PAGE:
Organ-specific bleeding patterns of anticoagulant therapy: lessons from clinical trials.

Anticoagulants are effective at preventing and treating thrombosis, but can cause bleeding. For decades, vitamin K antagonists (VKAs) have been the only available oral anticoagulants. The development of non-VKA oral anticoagulants (NOACs), which inhibit either factor Xa or thrombin stoichiometrically, has provided alternatives to VKAs for several indications. The results of recent large-scale randomised controlled trials comparing NOACs with VKAs for the prevention of stroke in patients with non-valvular atrial fibrillation (AF) have produced some unexpected results. As a group, NOACs showed similar efficacy as warfarin, but a reduced risk of major bleeding. The reduction in bleeding with NOACs was greatest with intracranial hemorrhage. In contrast, the relative risk of gastro-intestinal bleeding was increased with some NOACs. In this review, we explore the potential mechanisms as well as the implications of these organ-specific bleeding patterns.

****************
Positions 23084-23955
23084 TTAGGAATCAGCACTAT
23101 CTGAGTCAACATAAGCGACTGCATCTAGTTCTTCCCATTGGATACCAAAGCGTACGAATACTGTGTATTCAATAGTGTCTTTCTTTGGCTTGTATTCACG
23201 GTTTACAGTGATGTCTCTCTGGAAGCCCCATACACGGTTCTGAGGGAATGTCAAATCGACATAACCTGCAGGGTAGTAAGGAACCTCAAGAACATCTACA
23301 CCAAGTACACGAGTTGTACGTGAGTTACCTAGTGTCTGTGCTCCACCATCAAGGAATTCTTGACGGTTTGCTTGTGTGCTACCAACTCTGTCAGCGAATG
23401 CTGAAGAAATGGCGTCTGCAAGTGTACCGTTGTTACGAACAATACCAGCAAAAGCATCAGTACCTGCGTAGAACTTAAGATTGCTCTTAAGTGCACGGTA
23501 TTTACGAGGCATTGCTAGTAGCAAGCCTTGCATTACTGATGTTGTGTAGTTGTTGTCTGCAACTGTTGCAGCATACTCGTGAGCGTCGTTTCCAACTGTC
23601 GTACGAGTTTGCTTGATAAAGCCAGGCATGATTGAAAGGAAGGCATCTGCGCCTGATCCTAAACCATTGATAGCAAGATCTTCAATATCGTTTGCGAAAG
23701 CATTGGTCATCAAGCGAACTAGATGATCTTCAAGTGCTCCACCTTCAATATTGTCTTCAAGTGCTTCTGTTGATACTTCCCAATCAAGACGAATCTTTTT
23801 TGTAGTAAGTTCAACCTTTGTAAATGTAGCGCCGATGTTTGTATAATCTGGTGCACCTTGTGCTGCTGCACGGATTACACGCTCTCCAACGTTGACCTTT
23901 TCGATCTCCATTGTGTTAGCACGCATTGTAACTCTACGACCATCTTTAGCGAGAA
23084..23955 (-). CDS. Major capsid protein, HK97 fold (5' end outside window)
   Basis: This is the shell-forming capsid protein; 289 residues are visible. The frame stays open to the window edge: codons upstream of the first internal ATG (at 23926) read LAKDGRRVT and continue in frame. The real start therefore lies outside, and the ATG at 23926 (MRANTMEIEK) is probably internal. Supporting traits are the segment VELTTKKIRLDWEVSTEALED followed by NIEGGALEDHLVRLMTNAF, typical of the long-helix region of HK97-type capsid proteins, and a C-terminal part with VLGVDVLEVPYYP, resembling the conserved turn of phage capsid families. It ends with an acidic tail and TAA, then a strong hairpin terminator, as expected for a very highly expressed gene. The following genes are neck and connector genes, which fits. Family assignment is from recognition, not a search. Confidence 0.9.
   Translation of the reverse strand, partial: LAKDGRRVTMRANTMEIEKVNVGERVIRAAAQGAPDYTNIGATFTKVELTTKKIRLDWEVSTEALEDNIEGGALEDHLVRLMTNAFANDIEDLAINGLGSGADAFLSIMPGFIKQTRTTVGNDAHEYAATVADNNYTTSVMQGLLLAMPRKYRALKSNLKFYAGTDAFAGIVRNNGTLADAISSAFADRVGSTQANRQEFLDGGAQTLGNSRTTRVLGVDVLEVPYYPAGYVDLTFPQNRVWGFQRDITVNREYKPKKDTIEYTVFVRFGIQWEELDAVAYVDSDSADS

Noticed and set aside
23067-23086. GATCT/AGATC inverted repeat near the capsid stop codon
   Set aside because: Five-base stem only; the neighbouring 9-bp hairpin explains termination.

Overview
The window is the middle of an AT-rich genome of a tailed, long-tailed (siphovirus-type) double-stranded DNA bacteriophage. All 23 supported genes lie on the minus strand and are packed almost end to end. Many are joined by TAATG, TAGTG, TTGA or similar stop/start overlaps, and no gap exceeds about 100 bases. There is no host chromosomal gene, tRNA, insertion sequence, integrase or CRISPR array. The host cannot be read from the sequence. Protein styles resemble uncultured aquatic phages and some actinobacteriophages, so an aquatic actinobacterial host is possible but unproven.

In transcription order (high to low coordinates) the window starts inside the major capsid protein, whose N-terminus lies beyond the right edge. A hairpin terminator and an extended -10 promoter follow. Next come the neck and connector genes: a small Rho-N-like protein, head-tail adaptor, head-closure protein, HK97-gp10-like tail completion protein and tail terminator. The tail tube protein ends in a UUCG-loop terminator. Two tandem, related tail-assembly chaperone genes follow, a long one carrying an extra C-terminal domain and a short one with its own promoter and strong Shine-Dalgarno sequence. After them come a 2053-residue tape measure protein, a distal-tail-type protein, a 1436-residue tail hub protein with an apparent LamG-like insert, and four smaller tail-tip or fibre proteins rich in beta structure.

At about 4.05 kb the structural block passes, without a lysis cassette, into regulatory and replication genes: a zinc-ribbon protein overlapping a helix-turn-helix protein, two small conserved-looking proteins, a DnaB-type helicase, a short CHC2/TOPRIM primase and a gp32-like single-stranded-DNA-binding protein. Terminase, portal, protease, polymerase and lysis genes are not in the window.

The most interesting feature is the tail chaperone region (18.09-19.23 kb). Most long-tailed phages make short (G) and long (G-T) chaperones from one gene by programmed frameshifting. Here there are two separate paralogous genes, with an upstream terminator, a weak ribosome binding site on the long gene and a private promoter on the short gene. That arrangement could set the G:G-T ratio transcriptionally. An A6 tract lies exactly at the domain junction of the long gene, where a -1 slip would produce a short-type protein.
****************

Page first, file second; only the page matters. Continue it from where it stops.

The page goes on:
AuthorsThomas Vanassche, Jack Hirsh, John W Eikelboom, Jeffrey S Ginsberg
JournalThrombosis and haemostasis (Thromb Haemost) Vol. 112 Issue 5 Pg. 918-23 (Nov 2014) ISSN: 0340-6245 [Print] Germany
PMID25187203 (Publication Type: Comparative Study, Journal Article, Review)
Chemical References
  • Anticoagulants
  • Blood Coagulation Factors
  • Factor Xa Inhibitors
  • Vitamin K
  • Warfarin
  • Thromboplastin
  • Anticoagulants (adverse effects, pharmacokinetics, therapeutic use)
  • Atrial Fibrillation (complications)
  • Blood Coagulation Factors (physiology)
  • Endothelium, Vascular (physiopathology)
  • Factor Xa Inhibitors (adverse effects, pharmacokinetics, therapeutic use)
  • Gastrointestinal Hemorrhage (chemically induced, physiopathology, prevention & control)
  • Hemorrhage (chemically induced)
  • Humans
  • International Normalized Ratio
  • Intestinal Absorption
  • Intracranial Hemorrhages (chemically induced, physiopathology, prevention & control)
  • Organ Specificity
  • Randomized Controlled Trials as Topic
  • Stroke (prevention & control)
  • Thrombophilia (drug therapy, etiology)
  • Thromboplastin (physiology)
  • Vitamin K (antagonists & inhibitors)
  • Warfarin (adverse effects, therapeutic use)

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